See the potential and share it - Without having to own the land, there is still the opportunity to develop it, hunt it, and potentially profit from it.  I found a ranch in NW Oregon that had 1000 acres backed up against the Columbia river and bordered on the other side by extensive tidal marshes.  I had a relationship with the landowner and had some moderate success hunting it for several seasons.  I then built a duck club proposal that outlined the channel modifications, potential construction and blind costs, and probable price per gun that could be yielded upon the habitat upgrades.  If you word it in such a way that if you put in the footwork and muscle to bring it about while they front the expenses (be it a little at a time for a gradual build) you can get yourself a solid seat or two in the new club as well as a management position keeping it going and caring for the land.  In a scenario like this, the more pros you can present to the landowner with as few costs (be it time or money) to them, them more likely you can make this happen. 

I hope this helped and encouraged you in your search.  Keep us posted with what you find and shoot the forum more questions if you have any!

Cheers

Peter in Portland

Conservation and Restoration are more than a membership, it's a way of life. Live your passion!
restoringutopia.blogspot.com & thescienceoffishing.blogspot.com

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 Posted 9/6/2010 5:29:08 PM
 

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Buy cattle grazing land that borders whatever river you live by. If you're looking for "hunting land" then yeah its gonna be priced ridiculous, because folks know rich guys will pay for it. If you buy farm land that is priced at farm land, you will find much better prices. You should easily be able to find land for $2000 an acre or less. If you're hoping to find good hunting land in the hundreds of dollars, youre gonna have to get a time machine brother!



"Old school hunters used to say...if you can't land 'em on the water, you're not a duck hunter."
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 Posted 1/13/2014 7:36:30 PM
 

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Bump

I know this is an old thread, but I wanted to share my experience with duck hunting land in southeast Texas (Winnie).  My father and I had been looking for quite some time with no success.  I have found that anything within a 2 hour drive of Houston goes for a high price.  Good leases are also hard to come by.  It seems that outfitters have leased or bought most of the duck hunting land around.  The only cheap land I have come across is timber land with no water anywhere close. 

After some begging for several years, we had relatives decide  to sell us a measly leveed 7 acre impoundment with no access to water (they had plenty but didn't want to share...long story).  It was basically an unused field that had levees around it with an old header at one end.  We had a few good teal hunts where we were pass shooting as they lit in a field of millet down the road but with no water, we couldn't really hunt regular duck season.  This went on for 3 years and we continued looking for other places in the interim.  Everything we came across was overpriced or much more land than we were looking for.  We basically begged for water from our relatives but ultimately were on our own.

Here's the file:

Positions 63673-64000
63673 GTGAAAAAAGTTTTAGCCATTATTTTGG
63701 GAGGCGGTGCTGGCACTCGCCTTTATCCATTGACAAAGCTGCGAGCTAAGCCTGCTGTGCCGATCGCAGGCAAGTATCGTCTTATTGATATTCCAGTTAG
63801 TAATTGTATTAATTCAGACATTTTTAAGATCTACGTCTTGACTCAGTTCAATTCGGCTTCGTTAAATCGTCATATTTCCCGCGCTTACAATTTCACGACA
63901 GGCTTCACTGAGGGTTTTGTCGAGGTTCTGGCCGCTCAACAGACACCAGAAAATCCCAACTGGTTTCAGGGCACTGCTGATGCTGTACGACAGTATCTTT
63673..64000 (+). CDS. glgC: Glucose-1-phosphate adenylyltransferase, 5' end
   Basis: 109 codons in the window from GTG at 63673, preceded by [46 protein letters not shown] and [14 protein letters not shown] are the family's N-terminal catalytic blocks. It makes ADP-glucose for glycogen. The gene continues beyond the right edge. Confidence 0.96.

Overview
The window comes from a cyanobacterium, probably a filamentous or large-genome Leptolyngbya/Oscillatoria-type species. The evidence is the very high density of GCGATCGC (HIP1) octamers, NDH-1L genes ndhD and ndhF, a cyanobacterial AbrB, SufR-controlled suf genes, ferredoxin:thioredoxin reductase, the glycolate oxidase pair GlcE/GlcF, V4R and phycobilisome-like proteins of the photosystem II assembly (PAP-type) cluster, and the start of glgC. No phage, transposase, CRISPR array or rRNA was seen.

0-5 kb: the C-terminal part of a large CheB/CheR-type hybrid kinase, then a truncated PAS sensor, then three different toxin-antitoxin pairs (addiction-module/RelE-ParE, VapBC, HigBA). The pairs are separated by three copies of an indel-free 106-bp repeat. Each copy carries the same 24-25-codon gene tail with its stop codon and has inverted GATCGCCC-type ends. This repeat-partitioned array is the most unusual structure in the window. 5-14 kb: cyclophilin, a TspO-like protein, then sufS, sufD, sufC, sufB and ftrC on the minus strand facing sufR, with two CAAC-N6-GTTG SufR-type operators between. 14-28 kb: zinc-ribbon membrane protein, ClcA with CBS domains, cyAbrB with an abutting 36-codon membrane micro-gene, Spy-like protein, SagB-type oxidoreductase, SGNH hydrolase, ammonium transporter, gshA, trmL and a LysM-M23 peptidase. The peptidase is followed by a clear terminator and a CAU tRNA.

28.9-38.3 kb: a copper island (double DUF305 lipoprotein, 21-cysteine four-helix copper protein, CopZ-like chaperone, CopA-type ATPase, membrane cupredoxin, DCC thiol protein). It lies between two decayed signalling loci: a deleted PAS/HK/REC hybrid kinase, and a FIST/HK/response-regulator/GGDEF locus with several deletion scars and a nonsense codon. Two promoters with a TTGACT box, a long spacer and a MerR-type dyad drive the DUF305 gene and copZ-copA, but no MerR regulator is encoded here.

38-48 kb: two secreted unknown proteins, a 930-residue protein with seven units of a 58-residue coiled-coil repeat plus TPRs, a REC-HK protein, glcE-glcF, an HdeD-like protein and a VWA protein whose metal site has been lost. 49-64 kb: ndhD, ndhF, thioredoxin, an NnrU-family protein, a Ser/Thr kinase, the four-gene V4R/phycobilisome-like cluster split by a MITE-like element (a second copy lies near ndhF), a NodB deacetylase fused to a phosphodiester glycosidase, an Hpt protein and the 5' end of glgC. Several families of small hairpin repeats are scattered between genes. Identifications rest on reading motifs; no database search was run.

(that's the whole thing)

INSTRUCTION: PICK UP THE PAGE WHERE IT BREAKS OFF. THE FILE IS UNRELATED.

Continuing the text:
Last year, we decided to dig a well.  Unfortunately, there is no electricity anywhere close to this place so we had to come up with a way to pump.  We had a 6 inch well dug to 180 ft. where they hit 20 ft. of coarse sand.  The well guy then set our system up for an airlift pump.  We simply rented a towable compressor from sunbelt and started pumping.  Little did we know, our header was leaking water as we pumped it in.  After several fixes with the well, compressor, and header, we finished pumping in about 14 days.  Our costs were out of sight with diesel and pump rental.  Fortunately, this year we made some improvements to the well and secured water from a different neighbor that we could simply pump with a 4 inch trash pump.  Most of our time and effort had gone into the well and finding access to water so we simply mowed the field before we flooded it.  Most of the grass grew as fast as the water rose.  Mid-season, we had to take a fourwheeler in and rut up the area in front of the blind to get a little open water.  Our season was mediocre at best.  We probably shot 50 teal, and 40 spoonbills.  We never shot any big ducks the whole season.

This season has been better after we planted (and accidentally overflooded and killed) millet.  We probably shot 50 teal, 40 spoonbills, and after another leak drained our water down recently to expose some grass and a giant algae bloom we are shooting big ducks.  The past week  brought 6 gadwalls, a mallard, a snow goose, and more teal.

The biggest thing I have taken away from this whole experience is that securing land is just a small portion of what you have to do to hunt ducks.  For someone with no experience (and too hard headed to seek advice), it is a steep learning curve that is slow to pay off.  If you are still looking, let me know.  We looked at dozens of places around Winnie and Anahuac.  I can also tell you a lot of things NOT to do as you set up your land!
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 Posted 1/31/2014 12:00:58 AM
 

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Txhntr- I'm glad y'all's luck has gotten a little better. Sounds like you are starting to figure it out. Might even be able to get into some cranes where you are located, I would guess? I know it's a ways away from where you are, thanks to Texas being so big, but I had one of my most memorable duck hunts of my life outside of Waco.



"Old school hunters used to say...if you can't land 'em on the water, you're not a duck hunter."
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Edited: 1/31/2014 12:02:33 AM by arkansashogs18
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 Posted 2/3/2014 12:48:36 AM
 

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Ask Phil Robertson.                                                                                                                                                                   They might have better answers then I would.                                                                                                   Good luck.